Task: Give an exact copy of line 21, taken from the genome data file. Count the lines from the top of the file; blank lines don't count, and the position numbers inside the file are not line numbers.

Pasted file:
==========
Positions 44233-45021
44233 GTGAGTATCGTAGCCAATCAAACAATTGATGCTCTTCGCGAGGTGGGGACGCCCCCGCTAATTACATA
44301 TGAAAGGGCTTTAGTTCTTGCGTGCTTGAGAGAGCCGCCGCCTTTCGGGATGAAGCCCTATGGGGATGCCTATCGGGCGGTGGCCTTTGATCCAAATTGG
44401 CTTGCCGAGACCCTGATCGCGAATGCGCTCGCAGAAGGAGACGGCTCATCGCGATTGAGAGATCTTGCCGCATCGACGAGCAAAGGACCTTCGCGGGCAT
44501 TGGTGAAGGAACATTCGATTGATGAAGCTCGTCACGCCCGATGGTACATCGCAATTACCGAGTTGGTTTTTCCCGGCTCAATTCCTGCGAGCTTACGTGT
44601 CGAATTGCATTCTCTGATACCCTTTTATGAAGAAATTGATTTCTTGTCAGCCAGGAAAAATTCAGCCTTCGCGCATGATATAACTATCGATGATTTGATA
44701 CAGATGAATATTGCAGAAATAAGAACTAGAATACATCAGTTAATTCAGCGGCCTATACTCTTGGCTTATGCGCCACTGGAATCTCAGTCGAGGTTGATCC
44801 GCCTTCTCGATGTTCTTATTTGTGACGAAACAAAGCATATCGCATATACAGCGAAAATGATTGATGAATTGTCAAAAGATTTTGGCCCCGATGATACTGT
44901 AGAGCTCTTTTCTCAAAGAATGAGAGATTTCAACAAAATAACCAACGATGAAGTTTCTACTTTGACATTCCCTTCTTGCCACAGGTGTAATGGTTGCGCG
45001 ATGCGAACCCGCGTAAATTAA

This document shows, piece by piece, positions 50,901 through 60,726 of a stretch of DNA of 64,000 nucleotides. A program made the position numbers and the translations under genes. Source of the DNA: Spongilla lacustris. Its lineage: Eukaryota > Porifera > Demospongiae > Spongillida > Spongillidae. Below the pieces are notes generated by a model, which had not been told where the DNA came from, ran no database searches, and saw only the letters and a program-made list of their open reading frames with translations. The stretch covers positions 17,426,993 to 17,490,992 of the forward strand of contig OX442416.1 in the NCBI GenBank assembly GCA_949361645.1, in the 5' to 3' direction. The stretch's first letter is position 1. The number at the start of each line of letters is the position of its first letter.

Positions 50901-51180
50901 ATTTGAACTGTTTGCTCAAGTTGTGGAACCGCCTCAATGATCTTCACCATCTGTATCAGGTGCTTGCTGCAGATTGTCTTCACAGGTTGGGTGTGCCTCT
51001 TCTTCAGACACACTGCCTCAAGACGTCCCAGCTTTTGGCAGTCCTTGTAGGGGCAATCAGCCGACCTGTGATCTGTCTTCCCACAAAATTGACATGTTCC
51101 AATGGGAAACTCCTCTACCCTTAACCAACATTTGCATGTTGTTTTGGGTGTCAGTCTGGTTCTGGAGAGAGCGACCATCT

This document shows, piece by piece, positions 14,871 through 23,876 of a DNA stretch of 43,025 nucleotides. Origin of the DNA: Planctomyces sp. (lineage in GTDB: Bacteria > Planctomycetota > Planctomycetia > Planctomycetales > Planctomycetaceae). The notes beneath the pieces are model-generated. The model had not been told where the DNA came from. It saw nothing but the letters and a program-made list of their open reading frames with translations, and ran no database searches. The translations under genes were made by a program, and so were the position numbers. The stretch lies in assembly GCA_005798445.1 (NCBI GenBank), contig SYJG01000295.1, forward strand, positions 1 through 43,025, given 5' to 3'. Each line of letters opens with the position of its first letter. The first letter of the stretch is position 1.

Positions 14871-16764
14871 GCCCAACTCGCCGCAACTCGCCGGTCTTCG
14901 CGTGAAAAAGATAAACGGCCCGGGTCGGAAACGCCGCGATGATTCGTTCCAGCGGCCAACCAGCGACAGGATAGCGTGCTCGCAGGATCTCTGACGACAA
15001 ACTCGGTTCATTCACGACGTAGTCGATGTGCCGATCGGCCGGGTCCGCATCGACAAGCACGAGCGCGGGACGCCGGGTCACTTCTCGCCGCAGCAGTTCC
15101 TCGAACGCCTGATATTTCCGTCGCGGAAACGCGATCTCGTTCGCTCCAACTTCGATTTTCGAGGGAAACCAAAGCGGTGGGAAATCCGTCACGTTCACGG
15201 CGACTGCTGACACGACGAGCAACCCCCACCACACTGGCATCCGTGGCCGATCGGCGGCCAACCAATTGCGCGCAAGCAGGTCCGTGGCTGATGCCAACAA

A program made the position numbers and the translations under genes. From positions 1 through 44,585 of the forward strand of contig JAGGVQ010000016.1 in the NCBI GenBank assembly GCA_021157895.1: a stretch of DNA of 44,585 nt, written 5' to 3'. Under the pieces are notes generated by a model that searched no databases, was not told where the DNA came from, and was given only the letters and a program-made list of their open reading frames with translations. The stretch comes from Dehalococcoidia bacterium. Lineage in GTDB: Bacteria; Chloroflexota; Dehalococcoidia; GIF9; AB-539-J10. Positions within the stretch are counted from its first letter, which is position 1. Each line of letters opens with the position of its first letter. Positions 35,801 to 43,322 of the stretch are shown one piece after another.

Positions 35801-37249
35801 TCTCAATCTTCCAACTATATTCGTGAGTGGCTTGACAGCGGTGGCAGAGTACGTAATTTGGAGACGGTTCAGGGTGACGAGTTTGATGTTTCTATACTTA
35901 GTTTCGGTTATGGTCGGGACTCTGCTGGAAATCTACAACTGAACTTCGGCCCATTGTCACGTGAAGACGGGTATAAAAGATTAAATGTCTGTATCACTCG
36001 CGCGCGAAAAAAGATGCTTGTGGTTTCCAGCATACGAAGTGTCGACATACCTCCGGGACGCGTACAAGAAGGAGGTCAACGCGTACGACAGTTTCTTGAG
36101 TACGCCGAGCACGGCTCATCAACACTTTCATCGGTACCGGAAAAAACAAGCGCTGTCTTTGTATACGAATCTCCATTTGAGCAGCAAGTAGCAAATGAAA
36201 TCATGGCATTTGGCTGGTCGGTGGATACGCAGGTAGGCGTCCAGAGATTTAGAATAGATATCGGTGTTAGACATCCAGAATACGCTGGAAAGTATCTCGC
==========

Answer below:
15101 TCGAACGCCTGATATTTCCGTCGCGGAAACGCGATCTCGTTCGCTCCAACTTCGATTTTCGAGGGAAACCAAAGCGGTGGGAAATCCGTCACGTTCACGG